• Lake Simcoe and its watershed, the largest freshwater body in the Greater Golden Horseshoe, which supports a coldwater fishery and extensive forests and wetlands. It is already partially protected by the Greenbelt;
  • The two main watersheds - Lake Simcoe and the Nottawasaga - provide a source of safe drinking water to 25 municipalities with more than half a million residents.
  • Recharge areas and groundwater supplies, relied on by most of the County through wells and replenishing surface waters in Lake Simcoe and Georgian Bay;
  • The Oro Moraine that provides drinking water to 20,000 residents and groundwater to the Minesing Wetland;
  • Globally (Minesing wetland) and provincially significant wetlands;
  • Watershed forests that form a natural corridor/linkage extending from the Niagara Escarpment north to the Canadian Shield and south to the Oak Ridges Moraine;
  • Important migratory bird sites and corridors (i.e. shorelines);
  • Other significant headwater and groundwater recharge areas, including the Dundalk Till Plain, Peterborough Drumlin Field and Simcoe Uplands;
  •  Many kilometers of shoreline tied to the local and provincial tourism economy.

  What is placing these areas at risk?

  • Inefficient development. Moraines and other source water areas are complex and interconnected systems that are highly sensitive to changes from increased urbanization. Loss of habitat, increasing demands for water, and escalating levels of pollution are proven to have irreversible long term effects. 
  • Climate change. Extreme weather events that cause floods and droughts are placing more pressure on our water sources. Keeping the existing hydrological systems in tact is critical to ensure the ecosystem services they provide - like clean drinking water and abundant supplies for rural economic drivers, such as agriculture - continue to function. 

   Why is the Ontario Greenbelt the solution?

  1. It's a strong Provincial policy. The Greenbelt Plan is a provincial land use plan that permanently protects prime farmland, specialty cropland, and environmentally significant land from inappropriate development.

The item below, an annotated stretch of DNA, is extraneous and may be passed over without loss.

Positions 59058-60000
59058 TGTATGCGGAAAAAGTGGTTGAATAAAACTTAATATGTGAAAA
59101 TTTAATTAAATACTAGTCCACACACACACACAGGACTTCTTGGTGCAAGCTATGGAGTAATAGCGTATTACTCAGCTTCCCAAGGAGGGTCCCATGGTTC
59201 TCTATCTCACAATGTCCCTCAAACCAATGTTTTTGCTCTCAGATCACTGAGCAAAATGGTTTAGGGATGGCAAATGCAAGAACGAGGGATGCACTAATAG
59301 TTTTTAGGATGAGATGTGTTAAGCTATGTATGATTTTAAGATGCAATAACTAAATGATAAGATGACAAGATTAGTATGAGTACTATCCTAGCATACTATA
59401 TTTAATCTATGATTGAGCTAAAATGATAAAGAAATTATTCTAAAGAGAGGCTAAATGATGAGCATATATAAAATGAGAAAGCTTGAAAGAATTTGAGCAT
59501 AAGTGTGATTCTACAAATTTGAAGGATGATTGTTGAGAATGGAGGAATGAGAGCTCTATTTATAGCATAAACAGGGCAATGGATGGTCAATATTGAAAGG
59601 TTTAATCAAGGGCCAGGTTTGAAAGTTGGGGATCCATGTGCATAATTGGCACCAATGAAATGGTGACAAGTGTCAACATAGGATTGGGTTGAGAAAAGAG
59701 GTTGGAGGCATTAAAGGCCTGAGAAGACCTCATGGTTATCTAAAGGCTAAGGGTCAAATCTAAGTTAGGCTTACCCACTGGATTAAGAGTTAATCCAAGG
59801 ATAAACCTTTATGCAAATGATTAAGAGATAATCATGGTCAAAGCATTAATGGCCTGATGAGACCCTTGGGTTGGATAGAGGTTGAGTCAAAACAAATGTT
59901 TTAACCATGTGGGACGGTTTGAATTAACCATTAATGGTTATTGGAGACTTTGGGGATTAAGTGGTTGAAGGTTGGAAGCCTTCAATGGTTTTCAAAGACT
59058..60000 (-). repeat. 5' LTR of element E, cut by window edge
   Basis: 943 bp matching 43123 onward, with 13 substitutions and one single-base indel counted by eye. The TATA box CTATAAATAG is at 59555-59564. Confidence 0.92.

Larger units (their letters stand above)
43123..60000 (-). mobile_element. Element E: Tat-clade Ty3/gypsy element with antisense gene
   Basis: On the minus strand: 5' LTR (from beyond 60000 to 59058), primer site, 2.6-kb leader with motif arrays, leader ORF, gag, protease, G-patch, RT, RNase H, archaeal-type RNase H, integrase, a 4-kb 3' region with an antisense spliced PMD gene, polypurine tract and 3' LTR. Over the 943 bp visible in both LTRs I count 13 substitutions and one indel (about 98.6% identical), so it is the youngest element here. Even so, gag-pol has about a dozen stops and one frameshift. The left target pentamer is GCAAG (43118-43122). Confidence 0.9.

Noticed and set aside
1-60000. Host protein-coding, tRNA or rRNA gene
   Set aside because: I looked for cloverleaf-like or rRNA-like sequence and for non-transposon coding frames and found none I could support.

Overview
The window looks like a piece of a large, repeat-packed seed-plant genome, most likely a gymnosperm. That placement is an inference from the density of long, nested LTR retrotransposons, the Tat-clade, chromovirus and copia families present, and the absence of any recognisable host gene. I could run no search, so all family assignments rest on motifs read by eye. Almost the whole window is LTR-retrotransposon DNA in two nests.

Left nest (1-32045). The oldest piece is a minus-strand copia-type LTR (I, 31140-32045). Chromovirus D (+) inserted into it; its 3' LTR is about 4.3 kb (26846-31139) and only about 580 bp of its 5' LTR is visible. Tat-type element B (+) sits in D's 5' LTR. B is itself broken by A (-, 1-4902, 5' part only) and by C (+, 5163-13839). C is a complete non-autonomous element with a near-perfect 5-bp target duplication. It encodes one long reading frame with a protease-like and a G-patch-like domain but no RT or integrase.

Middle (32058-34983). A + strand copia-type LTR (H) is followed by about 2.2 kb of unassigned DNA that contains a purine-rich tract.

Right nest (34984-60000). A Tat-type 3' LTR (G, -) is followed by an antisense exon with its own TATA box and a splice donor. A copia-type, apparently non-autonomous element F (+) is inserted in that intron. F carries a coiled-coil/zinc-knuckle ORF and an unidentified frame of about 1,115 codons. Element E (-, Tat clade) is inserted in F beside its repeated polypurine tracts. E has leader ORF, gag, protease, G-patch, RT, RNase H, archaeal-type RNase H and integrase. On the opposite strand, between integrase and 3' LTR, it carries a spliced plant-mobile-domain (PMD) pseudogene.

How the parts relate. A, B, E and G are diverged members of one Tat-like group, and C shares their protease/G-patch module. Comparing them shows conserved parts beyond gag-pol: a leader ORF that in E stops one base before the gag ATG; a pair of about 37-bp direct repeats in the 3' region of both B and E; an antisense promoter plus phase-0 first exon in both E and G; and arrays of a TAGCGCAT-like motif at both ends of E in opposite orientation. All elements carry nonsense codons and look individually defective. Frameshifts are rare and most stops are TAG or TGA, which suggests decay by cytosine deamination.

2. Strong track record with preventing degradation. Experience from the past 13 years shows that the Greenbelt is successful at protecting nature, water and farmland and preventing costly and inefficient sprawl. For more information, read the Report Card on the Environmental Health of the Greenbelt. 
  3. Provides a baseline of permanent protection. Right now, municipalities across the Greater Golden Horseshoe have different policies and guidelines on water preservation and protection, resulting in a patchwork of protections that cannot address the broader "eco-systems approach" required to protect the water systems crossing municipal boundaries. Growing the Greenbelt would ensure all these areas have a permanent baseline of protection.
  4. Strong public support. 9 in 10 Ontarians agree that the Greenbelt is one of the most important contributions to the future of the province.

Growing the Greenbelt would permanently protect prime farmland, specialty cropland, water sources, and environmentally significant land from inappropriate development right now – not at some point in the future.